Earthwing N.L.S.: New Deck Technology and Lineup

I got an e-mail from Earthwing head honcho Brian Petrie giving me the scoop on a new technology and deck line they’re dropping, dubbed N.L.S. (Next Level Shit).

Earthwing N.L.S. 37 and 40

Earthwing N.L.S. 37 and 40

Earthwing N.L.S. decks are made using a crush-welding processes that presses each deck individually (many decks are pressed en masse) in an aluminum mold under heat and pressure. There’s no glue involved and the bond formed is  stronger than the core material itself,  so delams are said to be a thing of the past. The core is then pressed in between layers of what Earthwing calls Unbeleivium, a rigid fibrous material that adds “unusually stiff torsional support” to the deck. What’s all this mean? It means that you get a deck with a 4 ply core that’s just as stiff as a 9 ply deck. Less weight but the same stiffness is better for your skateboarding.

Earthwing N.L.S. 40 holding 96oz of water.

Earthwing N.L.S. 40 holding 96oz of water.

The decks will also feature 360 degree concave that essentially forms a giant bowl on the deck. Brian said they were able to fill one with 96oz of water and sent a picture to prove it. Not the first time we’ve seen ‘cereal bowl concave’ if I remember correctly, but impressive stuff none the less. An added bonus? It’s all made here in the USA and is clean, green and recyclable.

The first two decks featuring the new technology will be the Earthwing N.L.S. 40 and N.L.S. 37. They’re describing the 40 as a symmetrical free ride/park deck while the 37 is a directional speed board with a functional kick tail. Full stats and dimensions are below.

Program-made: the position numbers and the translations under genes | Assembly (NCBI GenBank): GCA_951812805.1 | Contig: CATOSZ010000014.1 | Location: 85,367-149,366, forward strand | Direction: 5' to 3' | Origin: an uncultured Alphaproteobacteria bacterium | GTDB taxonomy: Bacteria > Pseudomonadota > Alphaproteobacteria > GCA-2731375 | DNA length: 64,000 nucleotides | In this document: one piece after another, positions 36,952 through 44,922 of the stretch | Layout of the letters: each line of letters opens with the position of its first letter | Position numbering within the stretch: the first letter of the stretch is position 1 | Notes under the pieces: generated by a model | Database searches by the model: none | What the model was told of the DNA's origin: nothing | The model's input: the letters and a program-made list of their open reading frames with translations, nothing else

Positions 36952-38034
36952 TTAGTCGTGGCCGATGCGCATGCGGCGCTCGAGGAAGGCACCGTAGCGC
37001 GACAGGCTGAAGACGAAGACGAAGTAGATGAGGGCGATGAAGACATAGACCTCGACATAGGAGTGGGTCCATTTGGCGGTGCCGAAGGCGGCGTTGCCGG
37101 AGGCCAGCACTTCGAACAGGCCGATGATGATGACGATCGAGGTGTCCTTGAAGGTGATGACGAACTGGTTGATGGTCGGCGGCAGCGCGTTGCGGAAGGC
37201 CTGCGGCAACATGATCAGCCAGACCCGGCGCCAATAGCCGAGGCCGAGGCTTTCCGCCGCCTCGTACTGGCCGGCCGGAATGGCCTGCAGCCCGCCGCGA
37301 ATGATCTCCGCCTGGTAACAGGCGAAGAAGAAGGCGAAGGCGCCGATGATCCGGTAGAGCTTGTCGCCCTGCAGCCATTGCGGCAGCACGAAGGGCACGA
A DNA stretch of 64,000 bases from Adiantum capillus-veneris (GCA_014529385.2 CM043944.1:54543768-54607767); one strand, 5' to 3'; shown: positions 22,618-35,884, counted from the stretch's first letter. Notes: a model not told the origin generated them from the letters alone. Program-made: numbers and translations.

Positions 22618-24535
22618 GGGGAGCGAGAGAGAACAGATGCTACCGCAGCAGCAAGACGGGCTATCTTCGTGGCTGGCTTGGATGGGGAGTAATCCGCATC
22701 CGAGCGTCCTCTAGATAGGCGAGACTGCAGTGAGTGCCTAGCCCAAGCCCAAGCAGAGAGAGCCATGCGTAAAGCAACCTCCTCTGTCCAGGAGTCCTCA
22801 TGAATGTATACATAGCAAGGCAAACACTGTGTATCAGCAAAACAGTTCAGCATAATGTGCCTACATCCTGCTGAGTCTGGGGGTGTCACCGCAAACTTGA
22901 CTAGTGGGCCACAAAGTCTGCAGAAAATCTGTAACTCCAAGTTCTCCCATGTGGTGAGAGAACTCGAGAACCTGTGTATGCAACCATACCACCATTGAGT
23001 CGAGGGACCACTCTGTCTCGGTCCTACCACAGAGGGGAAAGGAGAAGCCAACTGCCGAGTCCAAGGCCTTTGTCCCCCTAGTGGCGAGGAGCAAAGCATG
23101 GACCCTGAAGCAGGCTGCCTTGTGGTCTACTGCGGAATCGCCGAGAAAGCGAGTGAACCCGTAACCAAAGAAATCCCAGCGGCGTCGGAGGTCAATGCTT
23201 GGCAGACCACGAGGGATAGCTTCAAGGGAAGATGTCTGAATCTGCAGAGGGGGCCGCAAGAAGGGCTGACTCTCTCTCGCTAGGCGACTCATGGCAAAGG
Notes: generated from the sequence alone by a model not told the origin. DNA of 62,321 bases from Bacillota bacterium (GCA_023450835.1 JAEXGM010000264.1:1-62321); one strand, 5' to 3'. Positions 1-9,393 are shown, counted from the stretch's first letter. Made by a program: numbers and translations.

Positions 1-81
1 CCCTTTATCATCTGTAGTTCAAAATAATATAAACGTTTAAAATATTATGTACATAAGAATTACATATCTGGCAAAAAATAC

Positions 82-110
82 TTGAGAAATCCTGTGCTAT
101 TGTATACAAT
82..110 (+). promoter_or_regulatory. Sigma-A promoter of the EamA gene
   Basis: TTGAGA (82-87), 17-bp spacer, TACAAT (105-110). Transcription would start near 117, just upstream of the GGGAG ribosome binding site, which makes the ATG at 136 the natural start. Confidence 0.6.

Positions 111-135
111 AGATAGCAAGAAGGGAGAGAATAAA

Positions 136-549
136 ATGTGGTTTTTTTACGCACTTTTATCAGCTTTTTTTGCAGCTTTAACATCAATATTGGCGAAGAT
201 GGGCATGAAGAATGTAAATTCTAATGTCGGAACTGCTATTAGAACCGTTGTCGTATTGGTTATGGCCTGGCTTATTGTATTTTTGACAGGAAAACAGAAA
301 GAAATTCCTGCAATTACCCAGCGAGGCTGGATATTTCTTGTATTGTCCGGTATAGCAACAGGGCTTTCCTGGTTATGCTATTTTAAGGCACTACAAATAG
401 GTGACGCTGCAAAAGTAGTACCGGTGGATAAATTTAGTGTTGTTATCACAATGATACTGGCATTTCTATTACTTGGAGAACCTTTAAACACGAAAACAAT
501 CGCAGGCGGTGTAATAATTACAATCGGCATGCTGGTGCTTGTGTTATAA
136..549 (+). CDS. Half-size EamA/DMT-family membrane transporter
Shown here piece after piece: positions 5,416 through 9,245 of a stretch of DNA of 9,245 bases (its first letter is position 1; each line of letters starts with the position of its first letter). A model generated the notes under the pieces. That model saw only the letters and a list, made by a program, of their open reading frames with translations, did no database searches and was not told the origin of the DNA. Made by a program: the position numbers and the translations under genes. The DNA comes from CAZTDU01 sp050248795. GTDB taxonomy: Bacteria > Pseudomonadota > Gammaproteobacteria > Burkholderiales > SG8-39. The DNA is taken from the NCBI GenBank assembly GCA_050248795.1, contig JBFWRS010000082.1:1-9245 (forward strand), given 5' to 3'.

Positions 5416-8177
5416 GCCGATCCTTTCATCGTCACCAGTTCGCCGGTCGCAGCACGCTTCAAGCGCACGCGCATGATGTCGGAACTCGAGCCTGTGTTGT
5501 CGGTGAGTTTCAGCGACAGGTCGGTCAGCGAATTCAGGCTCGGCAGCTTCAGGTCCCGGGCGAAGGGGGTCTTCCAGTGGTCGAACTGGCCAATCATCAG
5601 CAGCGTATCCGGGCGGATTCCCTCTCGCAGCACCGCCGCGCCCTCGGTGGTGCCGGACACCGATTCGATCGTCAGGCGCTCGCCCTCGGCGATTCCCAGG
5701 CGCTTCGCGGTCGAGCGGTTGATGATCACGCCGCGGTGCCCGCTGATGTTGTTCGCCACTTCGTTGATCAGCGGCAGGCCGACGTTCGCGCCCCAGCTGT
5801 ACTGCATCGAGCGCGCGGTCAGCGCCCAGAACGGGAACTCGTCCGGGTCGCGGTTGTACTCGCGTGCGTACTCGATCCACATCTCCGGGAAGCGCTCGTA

If you want to get your hands on one of these bad boys they’ll be available worldwide in just a few days, on March 1st 2014.

N.L.S. 40 N.L.S. 37
Dimensions 40″ x 10″ 37″ x 9.875″
Wheelbase 20 13/16″ – 24″ 20 13/16″ – 24″
Nose 4 5/8″ – 7 1/8″ 1 1/2″ – 4″
Tail 4 5/8″ – 7 1/8″ 4 5/8″ – 7 1/8″

Earthwing N.L.S. Concave

Bustin’ Boards Announces 2013 Lineup

As the weather gets nicer it’s hard to not get excited for the season to start, and the new product releases we’ve been seeing aren’t making it much easier. Bustin’ today announced their 2013 lineup with major additions to their Yoface, Maestro, and Camber families and a new freeride wheel family dubbed the Five-O Series.

YofaceLineUp-2013_03

The Yoface family picture.

We’ll start where people seem to be most excited: the new Yoface models. The Yoface 35 became a smash hit amongst DK enthusiasts after its release last year and the team over at Bustin’ didn’t waste much time working to improve it’s design and functionality even more. Featuring a beautiful cereal bowl concave that maintains its shape right to the tails and flared wheel wells, you can now find the Yoface in two additional lengths: a shorter 32″ version for a more street-deck feel at 8.675″ wide, or a longer 39″ version for added foot platform and deck real estate when going fast at 9.5″ wide. These boards transition seamlessly from city streets with big wheels, to shredding bowls and bombing hills. The graphic on the Yoface 39 is my favorite yet from Bustin’, too dope. You can pick up the Yoface 32 for $70, Yoface 35 for $75, and the Yoface 39 for $95 at your favorite local skateshop that carries Bustin’.